The Hindu 31.03.2017
Not enough night shelters in Chennai
Street dwellers unaware of facilities
With peak summer around the corner, the already blazing heat is taking a toll on the homeless in the city.
Take, for instance, a flower-seller on Marina Beach, who usually sleeps on nearby pavements. Her seven-year-old son has developed boils and blisters. “Water is a huge problem for us now. There is also no shade on the pavements. We try and go to residential colonies or near office buildings where it is a little cooler,” she said.
“In summer, heat exhaustion, cramps and dehydration can occur,” warns T. Ravindran, professor of medicine, Madha Medical College. “Also, dermatological problems such as prickly skin are likely.”
Chennai Corporation runs 43 night shelters in the city. Six of them were opened at government hospitals recently. Another four are also set to be opened in these hospitals. However, street dwellers plead ignorance about the location of these shelters or how to get there.
Sukumari (name changed), a pavement dweller in Chepauk, suffers heat migraines. While she has heard of the shelters, she has no further information about them.
Going by a Supreme Court order that mandates one shelter for every one lakh people, Chennai should have around 70 shelters. But it has just a little over half the number. The Corporation has asked NGOs running shelters to increase the number of inmates from the present 30 to 50 if space permits, said an official. “Only a few shelters are running completely full now. We have also asked the NGOs to undertake construction if there is space,” he said.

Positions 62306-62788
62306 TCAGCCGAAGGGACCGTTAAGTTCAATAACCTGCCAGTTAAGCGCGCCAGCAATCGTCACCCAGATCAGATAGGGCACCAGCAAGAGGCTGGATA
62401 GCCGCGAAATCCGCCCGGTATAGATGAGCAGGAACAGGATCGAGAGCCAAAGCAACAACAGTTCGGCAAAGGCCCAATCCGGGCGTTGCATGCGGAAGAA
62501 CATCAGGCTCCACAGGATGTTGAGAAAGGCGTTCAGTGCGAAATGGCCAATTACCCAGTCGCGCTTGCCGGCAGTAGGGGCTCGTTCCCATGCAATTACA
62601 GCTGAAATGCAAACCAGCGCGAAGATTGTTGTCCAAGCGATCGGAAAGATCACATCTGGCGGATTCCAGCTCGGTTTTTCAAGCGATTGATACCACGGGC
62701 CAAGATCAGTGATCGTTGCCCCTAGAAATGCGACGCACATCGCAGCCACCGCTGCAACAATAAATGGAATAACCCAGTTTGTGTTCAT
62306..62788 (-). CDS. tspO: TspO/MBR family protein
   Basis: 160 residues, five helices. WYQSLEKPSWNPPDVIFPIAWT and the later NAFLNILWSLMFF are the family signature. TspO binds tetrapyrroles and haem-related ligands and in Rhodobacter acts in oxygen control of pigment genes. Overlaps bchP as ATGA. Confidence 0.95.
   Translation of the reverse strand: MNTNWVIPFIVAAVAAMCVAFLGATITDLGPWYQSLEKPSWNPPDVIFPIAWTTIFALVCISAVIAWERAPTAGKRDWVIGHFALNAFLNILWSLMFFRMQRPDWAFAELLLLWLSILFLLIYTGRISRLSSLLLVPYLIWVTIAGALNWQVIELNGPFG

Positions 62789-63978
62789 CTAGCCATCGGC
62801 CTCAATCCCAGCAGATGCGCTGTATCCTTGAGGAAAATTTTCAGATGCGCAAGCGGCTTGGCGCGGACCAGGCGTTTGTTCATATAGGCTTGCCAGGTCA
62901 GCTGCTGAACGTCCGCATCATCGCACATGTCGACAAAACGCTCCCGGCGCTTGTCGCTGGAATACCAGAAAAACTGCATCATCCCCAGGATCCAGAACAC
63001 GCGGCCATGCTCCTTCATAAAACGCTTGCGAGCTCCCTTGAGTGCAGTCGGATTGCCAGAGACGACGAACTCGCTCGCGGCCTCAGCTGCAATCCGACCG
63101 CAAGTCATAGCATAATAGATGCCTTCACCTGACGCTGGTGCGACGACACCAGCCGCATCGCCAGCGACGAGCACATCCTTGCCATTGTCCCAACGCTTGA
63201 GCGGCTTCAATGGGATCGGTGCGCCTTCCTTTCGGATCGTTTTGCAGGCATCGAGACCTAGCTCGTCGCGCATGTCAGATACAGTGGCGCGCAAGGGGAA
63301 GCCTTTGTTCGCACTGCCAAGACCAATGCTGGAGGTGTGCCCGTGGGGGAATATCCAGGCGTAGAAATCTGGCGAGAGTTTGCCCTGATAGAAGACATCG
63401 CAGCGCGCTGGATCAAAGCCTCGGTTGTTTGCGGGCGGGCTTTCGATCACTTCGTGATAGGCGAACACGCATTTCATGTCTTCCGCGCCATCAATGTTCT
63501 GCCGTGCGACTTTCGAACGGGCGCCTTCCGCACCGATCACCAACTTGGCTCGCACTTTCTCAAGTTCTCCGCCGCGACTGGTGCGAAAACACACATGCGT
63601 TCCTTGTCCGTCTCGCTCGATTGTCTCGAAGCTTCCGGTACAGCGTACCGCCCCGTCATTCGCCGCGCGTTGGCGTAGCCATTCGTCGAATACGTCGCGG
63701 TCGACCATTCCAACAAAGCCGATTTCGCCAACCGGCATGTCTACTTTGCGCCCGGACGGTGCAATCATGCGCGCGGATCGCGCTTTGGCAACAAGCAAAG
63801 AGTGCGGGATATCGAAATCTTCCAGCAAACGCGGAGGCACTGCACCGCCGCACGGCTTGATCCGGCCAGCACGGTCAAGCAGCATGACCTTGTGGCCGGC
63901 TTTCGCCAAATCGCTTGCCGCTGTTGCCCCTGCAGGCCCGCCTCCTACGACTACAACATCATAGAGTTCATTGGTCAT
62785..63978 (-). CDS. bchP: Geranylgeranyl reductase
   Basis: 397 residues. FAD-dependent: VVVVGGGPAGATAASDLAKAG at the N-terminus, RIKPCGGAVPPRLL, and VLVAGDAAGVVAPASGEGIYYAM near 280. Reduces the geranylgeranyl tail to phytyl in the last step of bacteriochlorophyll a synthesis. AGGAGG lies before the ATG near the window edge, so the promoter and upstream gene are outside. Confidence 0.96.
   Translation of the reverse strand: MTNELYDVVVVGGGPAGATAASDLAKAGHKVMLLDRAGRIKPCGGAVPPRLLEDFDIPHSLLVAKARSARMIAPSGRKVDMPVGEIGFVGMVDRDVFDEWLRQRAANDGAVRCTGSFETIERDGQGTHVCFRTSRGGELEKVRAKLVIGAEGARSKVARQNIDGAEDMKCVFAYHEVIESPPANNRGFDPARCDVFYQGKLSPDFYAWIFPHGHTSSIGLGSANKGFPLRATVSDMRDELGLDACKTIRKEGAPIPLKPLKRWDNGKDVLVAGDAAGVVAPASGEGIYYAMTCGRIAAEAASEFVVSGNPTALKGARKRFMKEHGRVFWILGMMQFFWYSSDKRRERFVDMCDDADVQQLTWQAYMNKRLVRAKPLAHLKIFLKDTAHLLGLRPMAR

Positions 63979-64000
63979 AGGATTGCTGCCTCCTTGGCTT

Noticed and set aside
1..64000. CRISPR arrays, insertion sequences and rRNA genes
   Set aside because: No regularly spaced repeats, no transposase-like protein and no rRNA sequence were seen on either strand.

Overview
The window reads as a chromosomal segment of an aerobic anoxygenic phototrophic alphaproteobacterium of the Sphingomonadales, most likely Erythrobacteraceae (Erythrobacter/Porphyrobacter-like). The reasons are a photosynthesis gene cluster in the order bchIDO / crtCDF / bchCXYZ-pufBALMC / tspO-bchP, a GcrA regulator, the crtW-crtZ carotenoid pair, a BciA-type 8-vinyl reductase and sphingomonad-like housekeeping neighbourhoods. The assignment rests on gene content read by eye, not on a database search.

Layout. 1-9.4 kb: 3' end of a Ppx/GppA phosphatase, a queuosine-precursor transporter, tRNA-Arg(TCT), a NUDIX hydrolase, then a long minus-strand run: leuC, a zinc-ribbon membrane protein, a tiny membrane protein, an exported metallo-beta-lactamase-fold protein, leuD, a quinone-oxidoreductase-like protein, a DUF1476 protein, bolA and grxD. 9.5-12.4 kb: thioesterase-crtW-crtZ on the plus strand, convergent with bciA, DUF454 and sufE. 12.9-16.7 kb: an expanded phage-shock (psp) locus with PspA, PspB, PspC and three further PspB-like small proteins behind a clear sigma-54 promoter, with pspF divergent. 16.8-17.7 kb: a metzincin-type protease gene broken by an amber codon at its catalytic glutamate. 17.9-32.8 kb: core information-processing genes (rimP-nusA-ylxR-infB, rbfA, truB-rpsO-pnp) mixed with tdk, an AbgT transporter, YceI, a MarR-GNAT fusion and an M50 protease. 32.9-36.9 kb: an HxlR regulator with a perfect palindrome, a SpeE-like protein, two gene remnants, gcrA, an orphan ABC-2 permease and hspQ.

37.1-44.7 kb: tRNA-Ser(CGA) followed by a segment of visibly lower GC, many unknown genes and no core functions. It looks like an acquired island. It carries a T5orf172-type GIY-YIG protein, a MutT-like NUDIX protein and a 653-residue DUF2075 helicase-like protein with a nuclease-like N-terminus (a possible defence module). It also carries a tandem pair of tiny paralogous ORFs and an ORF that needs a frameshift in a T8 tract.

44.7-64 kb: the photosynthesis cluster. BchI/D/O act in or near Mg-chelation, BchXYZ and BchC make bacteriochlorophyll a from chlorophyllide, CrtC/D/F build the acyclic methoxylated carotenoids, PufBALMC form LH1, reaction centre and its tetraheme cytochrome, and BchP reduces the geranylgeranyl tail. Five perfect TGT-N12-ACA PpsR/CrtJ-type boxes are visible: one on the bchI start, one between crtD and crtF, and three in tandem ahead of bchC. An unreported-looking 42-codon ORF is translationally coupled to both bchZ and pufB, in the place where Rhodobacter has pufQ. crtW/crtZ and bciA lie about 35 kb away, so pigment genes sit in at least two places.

A needs assessment will also be made in June to estimate the additional number of shelters required. “We have planned sites already — unused Corporation buildings that have been registered and kept ready. They can be converted into night shelters when needed,” he said.
Experts say around 80% of the homeless population in the city comprises families. “Most of these families have been residing on the streets for generations and need reasonable housing. Right now, they have nothing — neither shelters nor houses,” said R. Geetha, adviser to the Unorganised Workers Federation.
The Corporation can place boards outside zonal offices with a list of shelters, she pointed out. It can also conduct periodic surveys of pavement dwellers to keep them informed.
In the last three years, 1,464 urban homeless have been reintegrated with their families.